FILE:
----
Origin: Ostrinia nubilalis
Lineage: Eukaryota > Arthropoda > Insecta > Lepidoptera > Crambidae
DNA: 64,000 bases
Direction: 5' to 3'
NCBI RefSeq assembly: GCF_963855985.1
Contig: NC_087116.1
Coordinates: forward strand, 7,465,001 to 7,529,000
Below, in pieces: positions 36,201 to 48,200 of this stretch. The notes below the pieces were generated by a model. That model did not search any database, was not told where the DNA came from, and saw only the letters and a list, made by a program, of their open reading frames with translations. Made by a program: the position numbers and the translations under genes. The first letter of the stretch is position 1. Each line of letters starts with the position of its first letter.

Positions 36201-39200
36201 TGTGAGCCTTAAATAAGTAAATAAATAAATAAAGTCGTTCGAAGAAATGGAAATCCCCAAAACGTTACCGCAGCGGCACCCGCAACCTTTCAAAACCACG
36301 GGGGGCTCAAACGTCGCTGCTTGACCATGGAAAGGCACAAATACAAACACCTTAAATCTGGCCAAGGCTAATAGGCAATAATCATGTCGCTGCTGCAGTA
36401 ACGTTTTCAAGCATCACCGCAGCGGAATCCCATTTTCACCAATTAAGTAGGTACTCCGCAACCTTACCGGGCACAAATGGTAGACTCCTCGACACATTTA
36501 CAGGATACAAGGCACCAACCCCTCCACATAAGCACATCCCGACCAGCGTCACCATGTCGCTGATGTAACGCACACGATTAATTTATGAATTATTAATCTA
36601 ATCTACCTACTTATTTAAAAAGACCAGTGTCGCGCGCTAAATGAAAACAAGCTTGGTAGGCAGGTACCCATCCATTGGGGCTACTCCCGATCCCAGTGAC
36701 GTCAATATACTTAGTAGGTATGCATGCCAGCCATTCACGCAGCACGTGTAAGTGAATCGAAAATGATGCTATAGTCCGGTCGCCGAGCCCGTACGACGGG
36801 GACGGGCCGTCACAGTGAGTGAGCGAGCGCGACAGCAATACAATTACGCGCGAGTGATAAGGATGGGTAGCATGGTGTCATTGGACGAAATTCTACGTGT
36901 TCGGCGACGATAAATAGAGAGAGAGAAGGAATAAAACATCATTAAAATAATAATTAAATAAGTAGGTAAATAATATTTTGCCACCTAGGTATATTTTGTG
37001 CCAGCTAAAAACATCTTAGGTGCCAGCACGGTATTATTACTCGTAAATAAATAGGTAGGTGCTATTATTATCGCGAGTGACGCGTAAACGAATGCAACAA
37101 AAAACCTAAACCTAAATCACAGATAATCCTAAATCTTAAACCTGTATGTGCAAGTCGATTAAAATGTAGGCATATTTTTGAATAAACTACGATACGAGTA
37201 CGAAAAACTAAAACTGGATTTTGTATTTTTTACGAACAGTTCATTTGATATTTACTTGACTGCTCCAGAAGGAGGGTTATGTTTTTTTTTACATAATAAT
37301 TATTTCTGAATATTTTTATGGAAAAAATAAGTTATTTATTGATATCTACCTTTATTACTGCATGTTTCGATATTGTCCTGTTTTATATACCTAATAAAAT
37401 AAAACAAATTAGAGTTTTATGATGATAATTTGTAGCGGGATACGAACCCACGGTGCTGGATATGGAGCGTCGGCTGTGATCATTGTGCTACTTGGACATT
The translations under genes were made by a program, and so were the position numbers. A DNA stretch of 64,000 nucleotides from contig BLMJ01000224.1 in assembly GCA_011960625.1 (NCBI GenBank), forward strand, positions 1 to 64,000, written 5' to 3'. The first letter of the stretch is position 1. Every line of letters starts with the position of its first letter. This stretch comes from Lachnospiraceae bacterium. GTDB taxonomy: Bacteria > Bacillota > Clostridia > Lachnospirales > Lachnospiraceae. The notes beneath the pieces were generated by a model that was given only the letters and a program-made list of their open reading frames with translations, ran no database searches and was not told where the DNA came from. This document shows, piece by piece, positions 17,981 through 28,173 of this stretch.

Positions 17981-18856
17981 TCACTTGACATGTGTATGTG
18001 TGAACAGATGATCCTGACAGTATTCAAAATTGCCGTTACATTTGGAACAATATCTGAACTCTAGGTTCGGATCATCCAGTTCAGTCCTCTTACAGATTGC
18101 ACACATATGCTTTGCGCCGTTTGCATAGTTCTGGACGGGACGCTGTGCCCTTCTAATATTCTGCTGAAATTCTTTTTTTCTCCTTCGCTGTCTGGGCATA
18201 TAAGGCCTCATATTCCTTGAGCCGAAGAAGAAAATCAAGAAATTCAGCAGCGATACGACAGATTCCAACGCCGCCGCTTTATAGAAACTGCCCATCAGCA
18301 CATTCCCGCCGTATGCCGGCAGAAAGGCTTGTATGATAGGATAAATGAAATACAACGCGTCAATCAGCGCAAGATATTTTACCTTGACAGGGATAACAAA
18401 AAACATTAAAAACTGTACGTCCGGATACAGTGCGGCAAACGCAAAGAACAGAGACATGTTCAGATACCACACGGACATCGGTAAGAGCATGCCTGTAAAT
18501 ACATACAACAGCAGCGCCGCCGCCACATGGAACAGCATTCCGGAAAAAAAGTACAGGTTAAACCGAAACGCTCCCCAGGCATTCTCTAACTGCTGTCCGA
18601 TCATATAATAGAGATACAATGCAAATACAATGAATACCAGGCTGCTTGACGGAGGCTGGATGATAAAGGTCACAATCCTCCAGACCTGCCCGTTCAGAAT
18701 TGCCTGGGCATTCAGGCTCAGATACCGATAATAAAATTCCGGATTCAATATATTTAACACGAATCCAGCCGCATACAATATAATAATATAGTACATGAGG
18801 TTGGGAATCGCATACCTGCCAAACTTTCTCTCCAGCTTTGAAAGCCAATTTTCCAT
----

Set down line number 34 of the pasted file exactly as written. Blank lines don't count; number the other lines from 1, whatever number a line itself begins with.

18801 TTGGGAATCGCATACCTGCCAAACTTTCTCTCCAGCTTTGAAAGCCAATTTTCCAT